Need for refined rapid kits, better staff training for accurate results
The technology behind antibody tests requires knowledge of viral protein against which the human immune system produces antibodies that flag or kill the virus.
Inaccuracy in results from China-made rapid kits led India to suspend antibody testing for coronavirus disease (Covid-19) last week. On Monday, the Indian Council of Medical Research asked for states to return the kits, citing problems with them highlighted in its own assessment.
Rapid tests do not assess current infection but are used to detect antibodies produced by the body to detect and neutralise Sars-CoV-2, the virus that causes Covid-19.
Unlike reverse transcription polymerase chain reaction (RT-PCR) tests that detect shards of the viral genetic material (RNA) to confirm current infection, antibody tests indicate past infection that may have been missed because it was mild or asymptomatic. Antibody tests are a crucial public health tool for surveillance, epidemic forecasting, and prevalence.
They can also (at least on paper) detect infections after around 10 days of a person being infected, although experts strongly recommend against their use for diagnosis.
“India so far uses basic lateral flow immunoassay (LFA) for antibody testing, which give yes and no results if the testing is done seven to 10 days after symptoms appearing. We don’t have data on how long Indians take to produce antibodies against Sars-CoV-2 ,” said Dr Shiv Kumar Sarin, director, Indian Institute of Liver and Biliary and Sciences, and the Chair of Delhi government’s five-member panel on coronavirus disease.
The development of immunity to an invading virus is a multi-step process that takes place over one to two weeks. The body responds to a viral infection immediately with a non-specific innate response in which macrophages, neutrophils, and dendritic cells slow infection, and this non-specific response is followed by an adaptive response, where the body makes immunoglobulin M (IgM) and Immunoglobulin G (IgG) antibodies that specifically bind to the virus to neutralise it.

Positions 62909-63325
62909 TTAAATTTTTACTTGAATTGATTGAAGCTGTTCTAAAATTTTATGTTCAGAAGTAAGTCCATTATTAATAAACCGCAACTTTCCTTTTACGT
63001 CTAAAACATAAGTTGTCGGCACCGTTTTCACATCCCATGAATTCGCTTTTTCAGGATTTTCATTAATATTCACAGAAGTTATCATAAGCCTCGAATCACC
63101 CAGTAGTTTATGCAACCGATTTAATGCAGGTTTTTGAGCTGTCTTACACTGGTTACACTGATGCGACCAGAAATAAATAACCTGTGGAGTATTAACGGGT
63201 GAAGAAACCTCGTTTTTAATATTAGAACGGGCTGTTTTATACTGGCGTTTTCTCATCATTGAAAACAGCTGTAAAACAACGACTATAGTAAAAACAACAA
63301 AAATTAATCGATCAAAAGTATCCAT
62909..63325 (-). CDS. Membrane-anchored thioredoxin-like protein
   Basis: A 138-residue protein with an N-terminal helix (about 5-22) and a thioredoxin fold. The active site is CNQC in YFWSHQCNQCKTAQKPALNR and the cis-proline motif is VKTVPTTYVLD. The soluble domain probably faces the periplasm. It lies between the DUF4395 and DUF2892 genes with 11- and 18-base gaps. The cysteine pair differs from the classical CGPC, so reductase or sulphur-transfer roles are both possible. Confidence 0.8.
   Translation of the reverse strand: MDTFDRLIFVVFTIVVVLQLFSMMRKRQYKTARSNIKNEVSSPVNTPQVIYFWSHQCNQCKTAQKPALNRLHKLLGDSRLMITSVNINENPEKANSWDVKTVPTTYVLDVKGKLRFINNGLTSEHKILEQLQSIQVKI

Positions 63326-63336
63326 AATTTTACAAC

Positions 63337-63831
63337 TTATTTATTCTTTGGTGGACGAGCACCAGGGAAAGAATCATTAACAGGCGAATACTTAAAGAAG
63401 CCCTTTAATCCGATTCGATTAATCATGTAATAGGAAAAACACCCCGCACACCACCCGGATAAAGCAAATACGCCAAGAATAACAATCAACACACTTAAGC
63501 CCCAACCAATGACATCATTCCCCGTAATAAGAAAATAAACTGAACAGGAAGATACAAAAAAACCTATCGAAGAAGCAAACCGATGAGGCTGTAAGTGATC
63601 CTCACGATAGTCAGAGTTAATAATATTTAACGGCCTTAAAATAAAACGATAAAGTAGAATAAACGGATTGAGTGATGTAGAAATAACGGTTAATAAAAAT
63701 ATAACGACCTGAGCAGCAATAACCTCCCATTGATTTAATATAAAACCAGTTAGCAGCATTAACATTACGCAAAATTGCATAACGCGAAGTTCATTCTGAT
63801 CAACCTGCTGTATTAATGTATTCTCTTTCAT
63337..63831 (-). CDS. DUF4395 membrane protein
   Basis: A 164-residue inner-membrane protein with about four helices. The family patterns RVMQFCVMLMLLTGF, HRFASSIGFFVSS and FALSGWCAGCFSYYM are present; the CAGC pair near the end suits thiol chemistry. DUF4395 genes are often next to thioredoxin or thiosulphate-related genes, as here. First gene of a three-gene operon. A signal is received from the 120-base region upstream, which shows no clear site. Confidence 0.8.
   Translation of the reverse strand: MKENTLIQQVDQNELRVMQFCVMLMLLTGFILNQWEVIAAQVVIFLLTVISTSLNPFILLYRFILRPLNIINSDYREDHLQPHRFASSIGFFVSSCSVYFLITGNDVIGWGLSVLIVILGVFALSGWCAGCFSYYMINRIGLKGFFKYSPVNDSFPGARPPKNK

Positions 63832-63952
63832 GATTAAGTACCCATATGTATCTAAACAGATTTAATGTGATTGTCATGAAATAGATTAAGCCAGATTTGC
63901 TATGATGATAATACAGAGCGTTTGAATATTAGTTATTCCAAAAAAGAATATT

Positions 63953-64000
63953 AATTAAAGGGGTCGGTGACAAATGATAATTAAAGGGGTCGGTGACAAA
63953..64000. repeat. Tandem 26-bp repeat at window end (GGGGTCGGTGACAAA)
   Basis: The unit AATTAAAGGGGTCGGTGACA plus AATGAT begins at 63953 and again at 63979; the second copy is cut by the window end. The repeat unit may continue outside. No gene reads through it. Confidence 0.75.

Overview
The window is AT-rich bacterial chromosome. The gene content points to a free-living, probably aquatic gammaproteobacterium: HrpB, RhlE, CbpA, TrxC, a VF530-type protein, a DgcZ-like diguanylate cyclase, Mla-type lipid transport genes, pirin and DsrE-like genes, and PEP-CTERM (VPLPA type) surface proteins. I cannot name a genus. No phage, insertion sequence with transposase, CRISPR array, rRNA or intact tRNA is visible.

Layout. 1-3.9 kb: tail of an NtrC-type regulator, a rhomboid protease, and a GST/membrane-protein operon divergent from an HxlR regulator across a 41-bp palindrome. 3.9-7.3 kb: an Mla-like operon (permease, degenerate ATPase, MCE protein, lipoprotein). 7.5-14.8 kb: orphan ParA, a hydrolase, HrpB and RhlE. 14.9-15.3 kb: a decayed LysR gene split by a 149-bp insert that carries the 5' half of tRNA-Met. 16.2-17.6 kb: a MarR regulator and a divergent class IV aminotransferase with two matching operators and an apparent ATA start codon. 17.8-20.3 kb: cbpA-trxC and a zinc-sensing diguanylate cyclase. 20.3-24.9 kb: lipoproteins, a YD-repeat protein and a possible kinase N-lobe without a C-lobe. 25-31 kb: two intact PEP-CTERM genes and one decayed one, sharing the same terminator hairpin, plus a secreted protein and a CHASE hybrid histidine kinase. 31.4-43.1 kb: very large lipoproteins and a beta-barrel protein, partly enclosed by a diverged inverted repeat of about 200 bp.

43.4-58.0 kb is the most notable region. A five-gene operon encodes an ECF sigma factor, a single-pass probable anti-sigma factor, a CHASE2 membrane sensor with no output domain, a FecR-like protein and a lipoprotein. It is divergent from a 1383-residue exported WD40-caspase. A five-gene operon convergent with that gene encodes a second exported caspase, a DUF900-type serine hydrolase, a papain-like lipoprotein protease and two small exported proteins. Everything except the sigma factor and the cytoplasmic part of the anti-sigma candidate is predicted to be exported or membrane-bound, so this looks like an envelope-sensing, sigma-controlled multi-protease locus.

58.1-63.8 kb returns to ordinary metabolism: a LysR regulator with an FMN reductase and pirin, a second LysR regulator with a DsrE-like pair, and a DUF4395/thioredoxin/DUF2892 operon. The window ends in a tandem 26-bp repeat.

The first wave of antibodies that fight infection are IgM, which are detectable around eight days after symptoms appear and indicate recent infection, and IgG bodies appear around three weeks after infection, indicating the person was infected and has since, recovered.
“We need kits that test for both IgM and IgG, so that both results can be combined . Detection rate is highest when IgM and IgG results are combined, but few vendors are making kits with strips for both types of antibodies,” said Dr Sarin, whose team was among the first to begin antibody testing at ILBS.
The technology behind antibody tests requires knowledge of viral protein against which the human immune system produces antibodies that flag or kill the virus. To make the kits, sections of the viral protein coat that triggers an immune reaction are produced in the lab using cell lines for inclusion in the serological test to detect antibodies.
First-generation antibody tests need to be refined and need at least six months to get the correct sensitivity and specificity to rule out false positives and false negatives. “Quality serological tests take around six months to be developed with ample data and validation. There’s a flood of tests with unproven quality, which cannot be depended on for diagnosis,” said Soumya Swaminathan, chief scientist, World Health Organisation.
Test sensitivity indicates the capacity to correctly diagnose those with the disease (true positive rate), while specificity indicates correctly identifying those without the disease (true negative rate). Studies show that positivity rises with time after symptoms appear, with rates of positive results rising after two weeks and peaking after 20 days of illness.